Regularly brushing a dog is important for both their comfort and their health.
It helps to keep a dog clean, distributes natural oils through the coat, prevents matting, increases circulation and reduces shedding.
By removing the loose hair and dead skin cells from the coat it can also help reduce allergens around the home for the humans.
Long haired breeds in particular are prone to developing tangled matted clumps of hair which can harbor bacteria or bugs and pull at your dog’s skin, causing them pain and inflamed skin.
Choosing the right brush or grooming tool for your dog’s coat
Choosing the right brush or grooming tool for your dog is also important when brushing a dog.
If you have a dog with a double coat, use a de-shedding brush or rake to remove the undercoat to help keep them cool in summer and avoid matting in the winter.
By removing the undercoat it allows the air to circulate and the skin to breath. A lot of people mistakenly think shaving their dog’s coat keeps them cool in the Summer, but it is actually the under coat that needs to be removed, not the protective outer layer.
A slicker brush with very fine metal pins is a good all-purpose brush that suits most breeds.
Rubber brushes or gloves are excellent for removing excess hair and giving your pet a massage. And who doesn’t love a massage?
For longer coats use a conditioning spray and comb to gently ease out any tangles before finishing with a brush.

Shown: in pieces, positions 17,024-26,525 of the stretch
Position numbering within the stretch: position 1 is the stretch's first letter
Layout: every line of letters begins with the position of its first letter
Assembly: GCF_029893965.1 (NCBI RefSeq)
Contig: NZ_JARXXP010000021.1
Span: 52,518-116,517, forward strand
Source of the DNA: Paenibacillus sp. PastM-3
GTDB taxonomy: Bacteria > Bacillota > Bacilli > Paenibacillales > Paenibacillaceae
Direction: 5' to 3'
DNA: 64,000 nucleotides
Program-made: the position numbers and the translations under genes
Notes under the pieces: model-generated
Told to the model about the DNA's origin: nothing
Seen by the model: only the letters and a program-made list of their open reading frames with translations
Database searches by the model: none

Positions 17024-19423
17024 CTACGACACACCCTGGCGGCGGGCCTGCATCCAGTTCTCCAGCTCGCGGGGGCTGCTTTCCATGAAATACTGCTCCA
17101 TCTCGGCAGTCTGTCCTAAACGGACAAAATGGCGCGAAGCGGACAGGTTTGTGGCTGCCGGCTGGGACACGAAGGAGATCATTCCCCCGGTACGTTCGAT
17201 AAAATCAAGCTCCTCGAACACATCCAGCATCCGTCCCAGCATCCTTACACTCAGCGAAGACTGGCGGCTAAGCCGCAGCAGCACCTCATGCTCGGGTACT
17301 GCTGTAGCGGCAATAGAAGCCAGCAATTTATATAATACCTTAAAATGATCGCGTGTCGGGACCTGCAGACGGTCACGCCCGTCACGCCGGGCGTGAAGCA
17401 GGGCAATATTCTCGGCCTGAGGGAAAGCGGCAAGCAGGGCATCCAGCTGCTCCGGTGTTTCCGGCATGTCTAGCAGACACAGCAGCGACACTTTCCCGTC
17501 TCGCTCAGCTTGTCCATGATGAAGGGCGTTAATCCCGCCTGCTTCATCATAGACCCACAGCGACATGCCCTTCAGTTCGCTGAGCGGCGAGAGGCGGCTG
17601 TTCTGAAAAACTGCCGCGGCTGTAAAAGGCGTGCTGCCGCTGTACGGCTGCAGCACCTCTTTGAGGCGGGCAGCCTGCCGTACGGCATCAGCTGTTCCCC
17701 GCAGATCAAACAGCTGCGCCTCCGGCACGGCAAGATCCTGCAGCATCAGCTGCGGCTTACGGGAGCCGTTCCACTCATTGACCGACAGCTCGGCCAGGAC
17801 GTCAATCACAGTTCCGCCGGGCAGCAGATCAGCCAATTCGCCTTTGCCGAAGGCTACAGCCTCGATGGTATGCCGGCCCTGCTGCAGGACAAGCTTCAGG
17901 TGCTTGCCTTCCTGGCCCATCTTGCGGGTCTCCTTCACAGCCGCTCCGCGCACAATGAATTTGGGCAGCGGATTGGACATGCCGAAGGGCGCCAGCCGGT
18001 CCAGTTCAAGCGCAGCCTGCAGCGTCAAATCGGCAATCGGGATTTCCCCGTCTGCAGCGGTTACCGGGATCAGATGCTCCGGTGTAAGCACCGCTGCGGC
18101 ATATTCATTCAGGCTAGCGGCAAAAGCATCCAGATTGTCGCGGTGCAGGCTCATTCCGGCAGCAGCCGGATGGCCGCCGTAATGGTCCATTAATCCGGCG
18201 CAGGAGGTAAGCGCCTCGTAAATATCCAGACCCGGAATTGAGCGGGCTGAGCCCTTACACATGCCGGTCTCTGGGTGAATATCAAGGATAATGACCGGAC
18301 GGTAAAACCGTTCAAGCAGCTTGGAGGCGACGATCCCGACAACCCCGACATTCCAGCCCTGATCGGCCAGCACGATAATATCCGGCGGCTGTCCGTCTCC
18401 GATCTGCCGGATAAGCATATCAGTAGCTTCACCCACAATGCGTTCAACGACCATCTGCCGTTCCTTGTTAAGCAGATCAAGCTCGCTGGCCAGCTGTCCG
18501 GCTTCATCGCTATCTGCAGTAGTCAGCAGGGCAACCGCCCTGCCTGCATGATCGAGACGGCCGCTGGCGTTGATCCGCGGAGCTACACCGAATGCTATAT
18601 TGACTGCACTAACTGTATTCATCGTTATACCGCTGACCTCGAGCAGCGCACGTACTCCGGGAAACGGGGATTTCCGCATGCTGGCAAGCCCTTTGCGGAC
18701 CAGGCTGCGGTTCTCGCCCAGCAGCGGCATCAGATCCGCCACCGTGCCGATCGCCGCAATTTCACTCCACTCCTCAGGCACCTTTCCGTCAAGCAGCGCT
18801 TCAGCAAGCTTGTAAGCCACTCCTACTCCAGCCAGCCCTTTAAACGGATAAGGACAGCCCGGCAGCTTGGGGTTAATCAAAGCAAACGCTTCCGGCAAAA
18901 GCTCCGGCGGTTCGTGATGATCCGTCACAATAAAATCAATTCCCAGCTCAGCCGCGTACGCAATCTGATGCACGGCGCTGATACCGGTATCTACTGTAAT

Tips to remove matts – it’s important!
If your dog does have matted hair, use a comb and hold it gently at the base, spray it with detangling spray then gently work it out from the top.
Some knots can’t be combed out either so they have to be cut out to keep your dog pain free, or worse, shaved to the skin at the groomers, which can put your dog at risk of being injured. So it is really important that we try to avoid this with regular brushing.
How often should you be brushing a dog?
The rule of thumb for brushing a dog is once a week then an extra brush for ever centimetre of hair per week, or even every day if your dog loves it or has a double coat. It really is the way to go.
Don’t just focus on the back and butt either, most matts form behind the ears, under the chin, armpits and their stomachs.
For more information on how often brush a particular breed of dog, click HERE.
About the Author: Lara Shannon is a NDTF certified dog behaviourist and trainer, Executive Producer and Host of Pooches at Play on Channel 10 and editor of Poochesatplay.com. Lara also runs her own dog training and boarding business in Melbourne’s Bayside area and is the Author of Eat, Play, Love Your Dog.